With the support of new data that indicates food products from cloned livestock pose no threat to consumer health, the Food and Drug Administration is expected to decide by the end of the year allow the sale of meat and milk from cloned livestock, a Washington Post article reports.
The FDA released its first document stating that humans can safely eat clones and their offspring in October 2003. Since then, advocates have lined up for and against the approval of cloned animal products.
The issue now seems to be tipping in favor of cloning advocates, at least on a policy level. "Our evaluation is that the food from cloned animals is as safe as the food we eat every day," says FDA chief of veterinary medicine Stephen F. Sundlof.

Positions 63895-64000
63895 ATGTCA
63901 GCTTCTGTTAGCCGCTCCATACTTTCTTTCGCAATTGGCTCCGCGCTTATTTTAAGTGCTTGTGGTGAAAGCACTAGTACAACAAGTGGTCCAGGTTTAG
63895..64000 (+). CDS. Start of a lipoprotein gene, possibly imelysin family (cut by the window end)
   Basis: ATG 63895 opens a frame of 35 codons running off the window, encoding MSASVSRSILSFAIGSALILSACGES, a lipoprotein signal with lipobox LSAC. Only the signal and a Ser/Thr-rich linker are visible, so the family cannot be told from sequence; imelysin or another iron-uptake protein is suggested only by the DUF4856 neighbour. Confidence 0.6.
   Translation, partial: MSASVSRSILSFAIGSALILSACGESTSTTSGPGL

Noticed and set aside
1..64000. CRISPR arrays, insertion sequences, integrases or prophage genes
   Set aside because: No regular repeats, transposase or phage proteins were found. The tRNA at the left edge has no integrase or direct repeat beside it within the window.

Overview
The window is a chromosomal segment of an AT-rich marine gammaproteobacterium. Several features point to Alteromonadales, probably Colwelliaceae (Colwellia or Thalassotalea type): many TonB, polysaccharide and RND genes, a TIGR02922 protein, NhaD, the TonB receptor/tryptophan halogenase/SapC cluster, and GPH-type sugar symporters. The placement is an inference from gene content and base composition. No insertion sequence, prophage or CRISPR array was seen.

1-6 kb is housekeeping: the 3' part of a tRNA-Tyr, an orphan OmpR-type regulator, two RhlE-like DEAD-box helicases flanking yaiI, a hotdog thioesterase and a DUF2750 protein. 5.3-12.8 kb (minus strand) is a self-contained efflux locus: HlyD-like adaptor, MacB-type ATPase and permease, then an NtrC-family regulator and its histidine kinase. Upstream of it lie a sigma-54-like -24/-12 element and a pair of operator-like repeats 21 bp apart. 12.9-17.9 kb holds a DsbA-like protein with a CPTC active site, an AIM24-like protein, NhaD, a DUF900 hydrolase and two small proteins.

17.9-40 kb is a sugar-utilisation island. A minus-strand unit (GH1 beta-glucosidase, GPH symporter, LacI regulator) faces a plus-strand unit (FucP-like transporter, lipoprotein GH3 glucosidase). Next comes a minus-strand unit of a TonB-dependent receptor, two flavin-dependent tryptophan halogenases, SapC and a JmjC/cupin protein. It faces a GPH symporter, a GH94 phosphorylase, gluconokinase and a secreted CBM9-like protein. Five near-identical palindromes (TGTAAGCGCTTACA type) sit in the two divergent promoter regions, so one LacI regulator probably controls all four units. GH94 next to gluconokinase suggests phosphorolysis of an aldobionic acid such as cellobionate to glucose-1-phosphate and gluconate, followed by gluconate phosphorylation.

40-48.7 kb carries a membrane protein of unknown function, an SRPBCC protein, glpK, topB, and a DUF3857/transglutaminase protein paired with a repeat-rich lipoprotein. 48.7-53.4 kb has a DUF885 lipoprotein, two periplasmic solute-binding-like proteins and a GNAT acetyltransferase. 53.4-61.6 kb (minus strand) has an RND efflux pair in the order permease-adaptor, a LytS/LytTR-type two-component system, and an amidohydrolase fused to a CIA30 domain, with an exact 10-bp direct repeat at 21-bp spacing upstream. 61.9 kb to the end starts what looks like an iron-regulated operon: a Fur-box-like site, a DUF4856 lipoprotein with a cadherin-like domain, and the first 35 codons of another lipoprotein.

Some companies and farmers have expanded their operations since the 2003 FDA report, hoping to cash in when the FDA approves their products. Proponents of cloning say it would bring unprecedented consistency and reliability of products.
Opposition to cloning, led by the International Dairy Foods Association, managed to delay FDA approval until further research could be conducted. Much of the opposition was organized by food companies that were wary of how consumers might react to products from cloned animals.
Part of the new push towards approval of clonal products comes from two new studies showing products taken from clones were no different from products taken from non-cloned animals.
Sundlof expects to release a formal risk assessment by the end of the year, and after a period of public comment, products from cloned animals may start showing up in stores.